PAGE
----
Public Investment in Transportation: The Future of Federal Funding

Public Investment in Transportation: The Future of Federal Funding

Article I Section 8 of the U.S. Constitution, in the seventh clause, declares that Congress shall have the power “To establish Post Offices and post Roads.”

The “post” was considered so important that, in May of 1775, the Continental Congress created a committee charged with the task of creating a postal system. This early system (Benjamin Franklin was the first postmaster) was mostly about sending instructions to and receiving reports from the armies in the field. But with the advent of peace, the development and maintenance of a system for ensuring the efficient delivery of the post became a priority.

Commerce of goods also was on the minds of the Founders (something else Congress was empowered to regulate, at least across state and national boundaries). Many already saw a future in which the livelihood of most Americans would depend, one way or another, on trade.

While most of the work on these roads was done by residents in lieu of paying their local or state taxes, petitions for federal support came early and grew more and more common. The first recorded successful appeal was by Ebenezer Zane in 1796. Zane asked the federal government to grant him land on which he, in turn, would build a road (and ferry services where needed) from what was then Wheeling, Virginia, to the river port town of Limestone in the Kentucky Territory.

There have been thousands of projects since then, thousands of private and public petitioners asking Uncle Sam to help pay to move the post, the people and their products more swiftly. And there have been thousands of appropriations. One might reasonably argue that facilitating transportation is a core function of our national government . . . and, as a matter of historical fact, of the governments in the other layers of our federal system as well.

In the 1950s, our nation chose to seal its commitment to investing in transportation with a trust fund. Federal gas tax revenues were set aside, promising a steady and protected source of funding for the vast interstate highway system that inspired the creation of the trust fund, and for other purposes. In an era of increasing car ownership, increasing miles traveled, and little concern about fuel economy or pollution, everyone could see that the trust fund would remain a solid source of funding for our nation’s transportation needs forever.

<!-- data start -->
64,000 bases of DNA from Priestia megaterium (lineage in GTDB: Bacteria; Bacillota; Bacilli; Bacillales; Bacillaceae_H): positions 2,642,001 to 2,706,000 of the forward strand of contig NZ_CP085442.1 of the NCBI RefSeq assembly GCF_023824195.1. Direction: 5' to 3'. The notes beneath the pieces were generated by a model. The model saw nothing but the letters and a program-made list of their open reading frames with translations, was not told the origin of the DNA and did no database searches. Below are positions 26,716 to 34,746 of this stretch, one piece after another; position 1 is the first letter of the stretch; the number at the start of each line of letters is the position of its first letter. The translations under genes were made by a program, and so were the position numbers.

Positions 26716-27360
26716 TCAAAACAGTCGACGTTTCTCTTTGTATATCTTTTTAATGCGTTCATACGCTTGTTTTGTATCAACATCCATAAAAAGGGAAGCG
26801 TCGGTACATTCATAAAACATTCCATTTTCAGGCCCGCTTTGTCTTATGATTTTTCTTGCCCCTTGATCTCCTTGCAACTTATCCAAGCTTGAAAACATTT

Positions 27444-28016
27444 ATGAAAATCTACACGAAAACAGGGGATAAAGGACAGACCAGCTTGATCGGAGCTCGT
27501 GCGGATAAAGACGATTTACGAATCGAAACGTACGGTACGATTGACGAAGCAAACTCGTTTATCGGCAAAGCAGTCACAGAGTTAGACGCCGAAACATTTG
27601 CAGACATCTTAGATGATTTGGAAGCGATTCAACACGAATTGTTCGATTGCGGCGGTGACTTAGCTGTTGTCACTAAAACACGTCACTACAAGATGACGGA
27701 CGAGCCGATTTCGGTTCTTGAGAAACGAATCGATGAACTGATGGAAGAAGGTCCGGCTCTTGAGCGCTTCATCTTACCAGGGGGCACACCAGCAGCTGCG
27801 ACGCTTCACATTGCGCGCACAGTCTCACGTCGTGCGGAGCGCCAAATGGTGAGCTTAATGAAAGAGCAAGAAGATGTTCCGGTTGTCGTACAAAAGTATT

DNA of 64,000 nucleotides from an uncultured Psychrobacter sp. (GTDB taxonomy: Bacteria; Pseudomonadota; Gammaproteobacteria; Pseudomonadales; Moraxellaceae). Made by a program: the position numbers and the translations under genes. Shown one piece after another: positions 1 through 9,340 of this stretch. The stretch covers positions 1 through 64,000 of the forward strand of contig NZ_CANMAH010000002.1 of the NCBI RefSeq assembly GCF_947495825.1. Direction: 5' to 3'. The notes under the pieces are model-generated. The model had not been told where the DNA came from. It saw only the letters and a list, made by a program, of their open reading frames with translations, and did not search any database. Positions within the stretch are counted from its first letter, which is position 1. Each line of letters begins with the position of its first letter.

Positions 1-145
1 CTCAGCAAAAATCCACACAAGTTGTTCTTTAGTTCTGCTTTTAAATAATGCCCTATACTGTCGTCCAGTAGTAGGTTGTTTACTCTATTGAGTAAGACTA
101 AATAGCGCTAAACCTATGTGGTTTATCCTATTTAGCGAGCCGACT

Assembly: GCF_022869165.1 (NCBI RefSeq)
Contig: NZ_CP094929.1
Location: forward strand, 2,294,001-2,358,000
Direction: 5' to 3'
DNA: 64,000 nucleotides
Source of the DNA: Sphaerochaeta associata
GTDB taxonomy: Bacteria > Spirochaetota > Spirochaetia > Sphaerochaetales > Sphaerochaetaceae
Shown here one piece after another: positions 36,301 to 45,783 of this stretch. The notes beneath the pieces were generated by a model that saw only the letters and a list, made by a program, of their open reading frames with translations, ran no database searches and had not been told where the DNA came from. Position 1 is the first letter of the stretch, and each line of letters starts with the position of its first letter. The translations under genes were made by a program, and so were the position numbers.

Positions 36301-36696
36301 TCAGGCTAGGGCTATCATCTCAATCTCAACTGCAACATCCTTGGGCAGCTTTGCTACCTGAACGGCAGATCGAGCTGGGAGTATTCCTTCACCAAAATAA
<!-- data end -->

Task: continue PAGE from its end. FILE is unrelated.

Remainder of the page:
Except . . . well, forever really is a long, long time. Events, like the OPEC oil embargoes of the 1970s, the anti-pollution campaigns that began in the 1960s, and more recent and broader environmental and quality-of-life concerns have reduced the revenue-generating capacity of the gas tax even as the costs of new construction (and of maintaining the vast network we have created) have continued to rise.

More than once in recent years (including this July), the flow of funds has nearly dried up.

Sadly, this has been one of many areas in which Congress has found it difficult to resolve both the partisan and the philosophical differences that roil the House and Senate. Should the priority be roads and highways, or transit services, or something else? Should freight or passenger service be given greater emphasis? Building new, or sustaining old? And what is the appropriate distribution of financial responsibility between the national, state, and local governments?

Oh . . . and exactly how are we going to pay for this?

This is the context of recent votes by the House and Senate to patch the leaks in the trust fund for a few more weeks. The fundamental problem is about money, and there is no agreement about where it should come from. The gas tax could be raised, but that revenue stream is destined to be inadequate (and arguably more inequitable) over time, for the same reasons it has been inadequate for a while. Various sorts of user fees are employed or could be introduced, but there’s no consensus about which set of fees will meet the need and not ruffle the feathers of constituents and interest groups too much. The Senate’s six-year authorization bill (which only contains three years’ worth of funding) is an attempt to get over that wall, but its funding hodgepodge is long on creativity and very short on sustainability.

What does this mean for states, counties and cities?

First, it is very likely that Congress will continue to come up with stop-gap measures to put money in the pot. Transportation is too important as a core service and as an economic engine to go over the cliff on symbolism. So the commitments Uncle Sam already has made and continues to make are likely to be kept.

Second, bold and sustainable new initiatives in transportation are unlikely, but not impossible. MAP-21 (the last authorization measure) included some innovative funding for transit and some innovative thinking about how we ensure a good return on the investment of our transportation dollars. So there are glimmers that Congress might come together on the vital issue of transportation and set a meaningful course for the rest of this decade and beyond.

But I’m not holding my breath.

Because the bottom line is money. All the bold vision, all the good intentions in the world, can’t add a single bus to a route or lay a square foot of asphalt without the requisite dollars. That used to be easy; the gas tax seemed like Old Faithful, spouting billions of tax dollars at a predictable rate.

The rate is predictable, and it’s still billions. But the rate is declining as we become more environmentally responsible, and the fewer billions are less and less adequate to the task before us.

So, what does this mean? It means that those who would like to make major changes in the way the “post” gets around their communities, as well as those who’d simply like to maintain the system they have, had best look to themselves for the answers.